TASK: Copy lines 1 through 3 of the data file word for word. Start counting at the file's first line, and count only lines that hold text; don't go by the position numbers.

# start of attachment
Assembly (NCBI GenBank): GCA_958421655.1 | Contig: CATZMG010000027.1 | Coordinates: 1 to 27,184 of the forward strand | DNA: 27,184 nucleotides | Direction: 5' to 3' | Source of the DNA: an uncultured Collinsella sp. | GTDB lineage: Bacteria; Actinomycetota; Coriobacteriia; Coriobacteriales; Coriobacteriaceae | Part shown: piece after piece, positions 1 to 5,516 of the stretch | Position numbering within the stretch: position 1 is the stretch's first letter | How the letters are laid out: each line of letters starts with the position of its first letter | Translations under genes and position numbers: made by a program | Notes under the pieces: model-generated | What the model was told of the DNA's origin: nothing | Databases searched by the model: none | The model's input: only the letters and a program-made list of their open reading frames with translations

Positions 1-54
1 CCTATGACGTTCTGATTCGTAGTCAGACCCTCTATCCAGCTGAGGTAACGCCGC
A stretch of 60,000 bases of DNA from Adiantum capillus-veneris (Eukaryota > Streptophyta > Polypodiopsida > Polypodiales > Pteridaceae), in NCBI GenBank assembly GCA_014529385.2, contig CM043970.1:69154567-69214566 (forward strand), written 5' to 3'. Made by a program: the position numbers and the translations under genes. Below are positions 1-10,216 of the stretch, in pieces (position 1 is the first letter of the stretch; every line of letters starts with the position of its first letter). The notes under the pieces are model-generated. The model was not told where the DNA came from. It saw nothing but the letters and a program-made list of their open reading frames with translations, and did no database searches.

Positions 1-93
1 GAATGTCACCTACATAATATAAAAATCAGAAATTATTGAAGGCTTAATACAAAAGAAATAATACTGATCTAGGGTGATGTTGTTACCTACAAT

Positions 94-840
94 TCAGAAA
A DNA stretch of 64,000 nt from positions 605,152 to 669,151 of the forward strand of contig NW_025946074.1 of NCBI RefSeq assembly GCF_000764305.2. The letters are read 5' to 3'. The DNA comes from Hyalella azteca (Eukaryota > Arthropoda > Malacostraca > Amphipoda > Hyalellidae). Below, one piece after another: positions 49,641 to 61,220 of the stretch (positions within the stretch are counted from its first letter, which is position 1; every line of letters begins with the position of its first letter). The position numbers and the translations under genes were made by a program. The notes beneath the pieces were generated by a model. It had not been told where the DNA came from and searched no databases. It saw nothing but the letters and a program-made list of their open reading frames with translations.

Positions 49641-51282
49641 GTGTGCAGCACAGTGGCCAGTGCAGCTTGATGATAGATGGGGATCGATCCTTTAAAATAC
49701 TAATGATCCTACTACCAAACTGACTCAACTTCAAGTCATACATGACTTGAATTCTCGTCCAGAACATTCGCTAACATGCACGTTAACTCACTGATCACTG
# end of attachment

Assembly (NCBI GenBank): GCA_958421655.1 | Contig: CATZMG010000027.1 | Coordinates: 1 to 27,184 of the forward strand | DNA: 27,184 nucleotides | Direction: 5' to 3' | Source of the DNA: an uncultured Collinsella sp. | GTDB lineage: Bacteria; Actinomycetota; Coriobacteriia; Coriobacteriales; Coriobacteriaceae | Part shown: piece after piece, positions 1 to 5,516 of the stretch | Position numbering within the stretch: position 1 is the stretch's first letter | How the letters are laid out: each line of letters starts with the position of its first letter | Translations under genes and position numbers: made by a program | Notes under the pieces: model-generated | What the model was told of the DNA's origin: nothing | Databases searched by the model: none | The model's input: only the letters and a program-made list of their open reading frames with translations

Positions 1-54
1 CCTATGACGTTCTGATTCGTAGTCAGACCCTCTATCCAGCTGAGGTAACGCCGC